Poverty is the condition of living with serious lack of basic human needs – food, clothing, shelter, clean water, and the other necessities of life. “Fundamentally, poverty is a denial of choices and opportunities, it is a violation of human dignity…. It means insecurity, powerlessness and marginalization of individuals, households and communities. It means susceptibility to violence, and it often implies living on marginal and fragile environments” (UN). 

The gap between rich and poor keeps growing within and between countries. According to Oxfam, in 2016 the richest 1% held as much wealth as the rest of the world, and the richest 62 people had as much as the bottom 50% of the global population. In United States the share of wealth held by the richest top 1% increased from 30% in 1989 to 39% in 2016; by comparison, the share held by the bottom 90% fell from 33% to 23% (Center on Budget and Policy Priorities, 2020). Almost one billion people lack enough to eat, and two billion suffer from disease caused by poor sanitation. When natural disasters and pandemic strike, or food prices rise, many more people go hungry, unsheltered or without health care or education. In the lives of people affected, poverty becomes an endless chain of disadvantage from generation to generation.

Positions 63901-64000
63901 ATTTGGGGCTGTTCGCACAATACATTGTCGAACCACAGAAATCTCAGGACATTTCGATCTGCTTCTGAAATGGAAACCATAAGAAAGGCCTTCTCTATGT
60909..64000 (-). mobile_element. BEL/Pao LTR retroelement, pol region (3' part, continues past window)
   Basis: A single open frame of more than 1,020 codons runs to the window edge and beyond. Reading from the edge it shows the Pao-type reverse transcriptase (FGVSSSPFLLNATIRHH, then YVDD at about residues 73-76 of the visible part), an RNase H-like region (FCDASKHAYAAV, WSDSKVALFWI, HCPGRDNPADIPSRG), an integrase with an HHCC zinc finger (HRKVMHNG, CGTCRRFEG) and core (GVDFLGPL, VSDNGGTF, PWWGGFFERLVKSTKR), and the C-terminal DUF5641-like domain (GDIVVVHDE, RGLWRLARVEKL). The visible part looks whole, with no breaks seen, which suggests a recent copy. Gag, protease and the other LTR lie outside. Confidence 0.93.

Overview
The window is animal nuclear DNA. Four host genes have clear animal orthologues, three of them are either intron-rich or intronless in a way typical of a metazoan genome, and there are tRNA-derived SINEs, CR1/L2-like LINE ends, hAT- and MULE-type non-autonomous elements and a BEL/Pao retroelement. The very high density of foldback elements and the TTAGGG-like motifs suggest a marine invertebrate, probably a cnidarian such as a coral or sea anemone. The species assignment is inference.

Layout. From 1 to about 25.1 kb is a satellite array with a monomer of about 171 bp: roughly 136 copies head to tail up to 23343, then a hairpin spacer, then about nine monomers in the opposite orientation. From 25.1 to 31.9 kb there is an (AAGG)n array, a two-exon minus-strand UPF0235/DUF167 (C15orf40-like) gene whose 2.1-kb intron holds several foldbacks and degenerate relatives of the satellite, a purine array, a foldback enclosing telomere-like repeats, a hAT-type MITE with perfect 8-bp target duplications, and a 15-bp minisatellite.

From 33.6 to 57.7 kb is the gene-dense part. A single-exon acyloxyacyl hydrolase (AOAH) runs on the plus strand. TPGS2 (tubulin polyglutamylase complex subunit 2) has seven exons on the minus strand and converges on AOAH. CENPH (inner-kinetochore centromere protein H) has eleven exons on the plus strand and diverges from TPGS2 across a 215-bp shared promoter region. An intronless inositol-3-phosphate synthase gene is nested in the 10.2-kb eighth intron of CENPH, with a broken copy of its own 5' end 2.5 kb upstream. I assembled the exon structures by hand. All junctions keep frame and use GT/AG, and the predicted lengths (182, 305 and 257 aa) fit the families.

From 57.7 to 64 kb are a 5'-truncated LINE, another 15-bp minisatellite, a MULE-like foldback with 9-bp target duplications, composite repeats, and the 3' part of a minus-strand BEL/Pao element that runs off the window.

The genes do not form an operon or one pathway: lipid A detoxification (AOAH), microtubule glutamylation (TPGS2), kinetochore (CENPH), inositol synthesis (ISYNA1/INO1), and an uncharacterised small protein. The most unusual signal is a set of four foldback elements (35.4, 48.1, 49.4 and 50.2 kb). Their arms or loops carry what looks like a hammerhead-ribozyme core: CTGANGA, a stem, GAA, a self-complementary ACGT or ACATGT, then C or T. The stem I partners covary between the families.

Today, we have the means for every person on earth to have sufficient food, housing, healthcare and education, but we need compassion and willingness to make that happen.

Why should we care?

  • Every second someone dies of hunger.
  • Poor people unable to improve their circumstances, are the most vulnerable to natural disasters, armed conflict, and political and economic oppression
  • Millions of children die of malnutrition before their 5th birthday.
  • Compassion is not just a feeling. It brings responsibility to help others to live healthy and secure lives.
  • Poverty, distress and dispossession not only destabilize peace and security in the area directly affected but worldwide.
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Fast facts

  • In 2015, 10% of the world’s population or 734 million people lived on less than $1.90 a day. 
  • The COVID-19 pandemic may add 32 million people in Southern Asia and 26 million in sub-Saharan Africa in extreme poverty. 
  • Before the COVID-19 pandemic, it was estimated that 6% of the global population would still be living in extreme poverty in 2030. The pandemic likely will make that estimation greater.
  • In 2016, 55% of the global population, about 4 billion people, did not have any form of social protection.
  • In 2018, 8% of employed workers and their families worldwide lived in extreme poverty.
  • More females and children live in extreme poverty than males. One out five children live in extreme poverty.
  • 98% of the world’s undernourished people live in developing countries.
  • 22,000 children die each day due to conditions of poverty.
  • Three quarters of the world’s poorest people – 1.4 billion – live in rural areas and depend on agriculture and related activities for their livelihood. 
  • In Canada, one in seven people live in poverty. 15% of people with disabilities live in poverty, and 59% of them are women. Indigenous Peoples are overrepresented among the homeless and impoverished in all urban centres in Canada.
  • In Canada, one in five children (1.3 million) live in poverty. 40% of Indigenous children live in poverty, and 60% Indigenous children on reserves live in poverty.